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Business Law, Public Responsibility, and Ethics Commons

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Articles 1 - 7 of 7

Full-Text Articles in Business Law, Public Responsibility, and Ethics

The Separation Of Corporate Law And Social Welfare, William W. Bratton Jan 2017

The Separation Of Corporate Law And Social Welfare, William W. Bratton

Faculty Scholarship at Penn Law

A half century ago, corporate legal theory pursued an institutional vision in which corporations and the law that creates them protect people from the ravages of volatile free markets. That vision was challenged on the ground during the 1980s, when corporate legal institutions and market forces came to blows over questions concerning hostile takeovers. By 1990, it seemed like the institutions had won. But a different picture has emerged as the years have gone by. It is now clear that the market side really won the battle of the 1980s, succeeding in entering a wedge between corporate law and social ...


Optimizing Government For An Optimizing Economy, Cary Coglianese Jan 2016

Optimizing Government For An Optimizing Economy, Cary Coglianese

Faculty Scholarship at Penn Law

Much entrepreneurial growth in the United States today emanates from technological advances that optimize through contextualization. Innovations as varied as Airbnb and Uber, fintech firms and precision medicine, are transforming major sectors in the economy by customizing goods and services as well as refining matches between available resources and interested buyers. The technological advances that make up the optimizing economy create new challenges for government oversight of the economy. Traditionally, government has overseen economic activity through general regulations that aim to treat all individuals equally; however, in the optimizing economy, business is moving in the direction of greater individualization, not ...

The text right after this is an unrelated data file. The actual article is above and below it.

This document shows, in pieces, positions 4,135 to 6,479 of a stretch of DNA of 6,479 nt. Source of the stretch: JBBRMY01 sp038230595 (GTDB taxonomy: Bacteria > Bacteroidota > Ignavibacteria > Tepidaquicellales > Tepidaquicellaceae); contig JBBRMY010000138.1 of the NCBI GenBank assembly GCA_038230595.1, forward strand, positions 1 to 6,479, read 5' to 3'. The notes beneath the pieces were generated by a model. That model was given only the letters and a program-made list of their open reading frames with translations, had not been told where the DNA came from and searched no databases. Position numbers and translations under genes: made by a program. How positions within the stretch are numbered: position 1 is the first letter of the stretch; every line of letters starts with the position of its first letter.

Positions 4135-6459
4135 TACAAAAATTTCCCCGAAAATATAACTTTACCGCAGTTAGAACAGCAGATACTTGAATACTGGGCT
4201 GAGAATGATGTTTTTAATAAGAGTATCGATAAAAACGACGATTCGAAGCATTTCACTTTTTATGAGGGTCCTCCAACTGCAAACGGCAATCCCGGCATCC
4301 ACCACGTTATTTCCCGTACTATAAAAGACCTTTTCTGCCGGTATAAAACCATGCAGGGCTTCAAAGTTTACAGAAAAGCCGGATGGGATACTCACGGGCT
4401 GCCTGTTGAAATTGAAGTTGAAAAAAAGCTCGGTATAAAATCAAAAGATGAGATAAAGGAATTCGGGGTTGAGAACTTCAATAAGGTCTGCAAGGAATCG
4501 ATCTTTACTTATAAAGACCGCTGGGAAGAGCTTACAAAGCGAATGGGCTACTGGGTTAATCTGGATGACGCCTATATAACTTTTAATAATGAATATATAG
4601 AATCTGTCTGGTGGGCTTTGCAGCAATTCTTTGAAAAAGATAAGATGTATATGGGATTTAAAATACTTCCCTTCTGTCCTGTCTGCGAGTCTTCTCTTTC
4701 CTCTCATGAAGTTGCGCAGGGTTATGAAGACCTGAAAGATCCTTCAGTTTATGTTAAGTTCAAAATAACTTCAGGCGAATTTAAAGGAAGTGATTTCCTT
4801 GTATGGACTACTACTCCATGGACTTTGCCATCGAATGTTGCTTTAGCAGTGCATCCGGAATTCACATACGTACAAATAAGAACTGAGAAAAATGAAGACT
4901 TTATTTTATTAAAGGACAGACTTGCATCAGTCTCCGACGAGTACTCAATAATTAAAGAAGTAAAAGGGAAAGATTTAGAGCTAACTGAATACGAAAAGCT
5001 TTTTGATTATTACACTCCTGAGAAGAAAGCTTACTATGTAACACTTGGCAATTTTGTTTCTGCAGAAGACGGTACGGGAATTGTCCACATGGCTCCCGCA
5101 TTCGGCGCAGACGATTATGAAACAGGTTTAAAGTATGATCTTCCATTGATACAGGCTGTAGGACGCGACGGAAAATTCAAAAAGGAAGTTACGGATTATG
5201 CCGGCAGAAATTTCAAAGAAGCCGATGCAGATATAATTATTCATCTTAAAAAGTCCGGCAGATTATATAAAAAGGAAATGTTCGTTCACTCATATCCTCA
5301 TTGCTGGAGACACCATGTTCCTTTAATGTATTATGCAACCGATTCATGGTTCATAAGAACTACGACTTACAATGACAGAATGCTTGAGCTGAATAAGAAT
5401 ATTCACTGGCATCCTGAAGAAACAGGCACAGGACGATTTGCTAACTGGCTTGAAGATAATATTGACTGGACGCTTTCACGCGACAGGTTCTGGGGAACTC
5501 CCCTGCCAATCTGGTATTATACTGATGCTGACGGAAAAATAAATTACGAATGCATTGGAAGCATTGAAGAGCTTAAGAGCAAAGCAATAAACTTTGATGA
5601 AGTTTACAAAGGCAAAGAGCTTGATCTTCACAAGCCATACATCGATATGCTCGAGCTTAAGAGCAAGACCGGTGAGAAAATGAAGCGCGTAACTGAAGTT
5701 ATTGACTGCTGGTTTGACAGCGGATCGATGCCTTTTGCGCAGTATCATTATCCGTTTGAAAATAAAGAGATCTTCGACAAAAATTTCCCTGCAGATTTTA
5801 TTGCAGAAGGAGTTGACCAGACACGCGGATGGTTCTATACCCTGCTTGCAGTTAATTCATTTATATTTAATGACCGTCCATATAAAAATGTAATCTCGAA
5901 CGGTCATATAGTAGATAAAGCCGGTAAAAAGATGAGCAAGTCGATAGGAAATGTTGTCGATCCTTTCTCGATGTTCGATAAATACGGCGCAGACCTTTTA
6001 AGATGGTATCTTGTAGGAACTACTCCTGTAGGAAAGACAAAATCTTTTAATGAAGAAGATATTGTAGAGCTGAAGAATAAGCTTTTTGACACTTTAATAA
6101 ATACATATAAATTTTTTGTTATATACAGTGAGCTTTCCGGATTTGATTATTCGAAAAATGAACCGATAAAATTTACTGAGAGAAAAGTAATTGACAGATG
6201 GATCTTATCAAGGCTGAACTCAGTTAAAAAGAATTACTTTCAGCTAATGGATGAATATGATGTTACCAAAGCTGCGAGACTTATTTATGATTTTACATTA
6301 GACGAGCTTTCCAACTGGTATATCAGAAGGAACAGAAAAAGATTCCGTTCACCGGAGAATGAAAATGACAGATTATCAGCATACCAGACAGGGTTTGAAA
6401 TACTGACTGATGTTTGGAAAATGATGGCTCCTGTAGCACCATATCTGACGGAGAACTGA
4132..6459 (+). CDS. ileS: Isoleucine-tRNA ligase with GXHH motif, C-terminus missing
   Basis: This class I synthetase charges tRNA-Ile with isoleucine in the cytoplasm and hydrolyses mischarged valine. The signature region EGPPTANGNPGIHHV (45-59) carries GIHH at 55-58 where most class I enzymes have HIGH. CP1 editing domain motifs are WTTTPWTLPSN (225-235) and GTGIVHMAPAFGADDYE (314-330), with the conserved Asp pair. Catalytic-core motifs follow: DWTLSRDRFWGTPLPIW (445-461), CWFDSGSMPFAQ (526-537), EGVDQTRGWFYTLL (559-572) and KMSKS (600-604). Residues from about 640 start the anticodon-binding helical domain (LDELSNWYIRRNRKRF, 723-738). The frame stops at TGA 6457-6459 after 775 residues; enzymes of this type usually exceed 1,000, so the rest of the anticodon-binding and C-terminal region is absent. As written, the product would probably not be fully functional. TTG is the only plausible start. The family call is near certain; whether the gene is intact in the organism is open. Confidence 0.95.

Introduction To Institutional Investor Activism: Hedge Funds And Private Equity, Economics And Regulation, William W. Bratton, Joseph A. Mccahery Jan 2015

Introduction To Institutional Investor Activism: Hedge Funds And Private Equity, Economics And Regulation, William W. Bratton, Joseph A. Mccahery

Faculty Scholarship at Penn Law

The increase in institutional ownership of recent decades has been accompanied by an enhanced role played by institutions in monitoring companies’ corporate governance behaviour. Activist hedge funds and private equity firms have achieved a degree of success in actively shaping the business plans of target firms. They may be characterized as pursuing a common goal – in the words used in the OECD Steering Group on Corporate Governance, both seek ‘to increase the market value of their pooled capital through active engagement with individual public companies. This engagement may include demands for changes in management, the composition of the board, dividend ...


Federal Securities Fraud Litigation As A Lawmaking Partnership, Jill E. Fisch Jan 2015

Federal Securities Fraud Litigation As A Lawmaking Partnership, Jill E. Fisch

Faculty Scholarship at Penn Law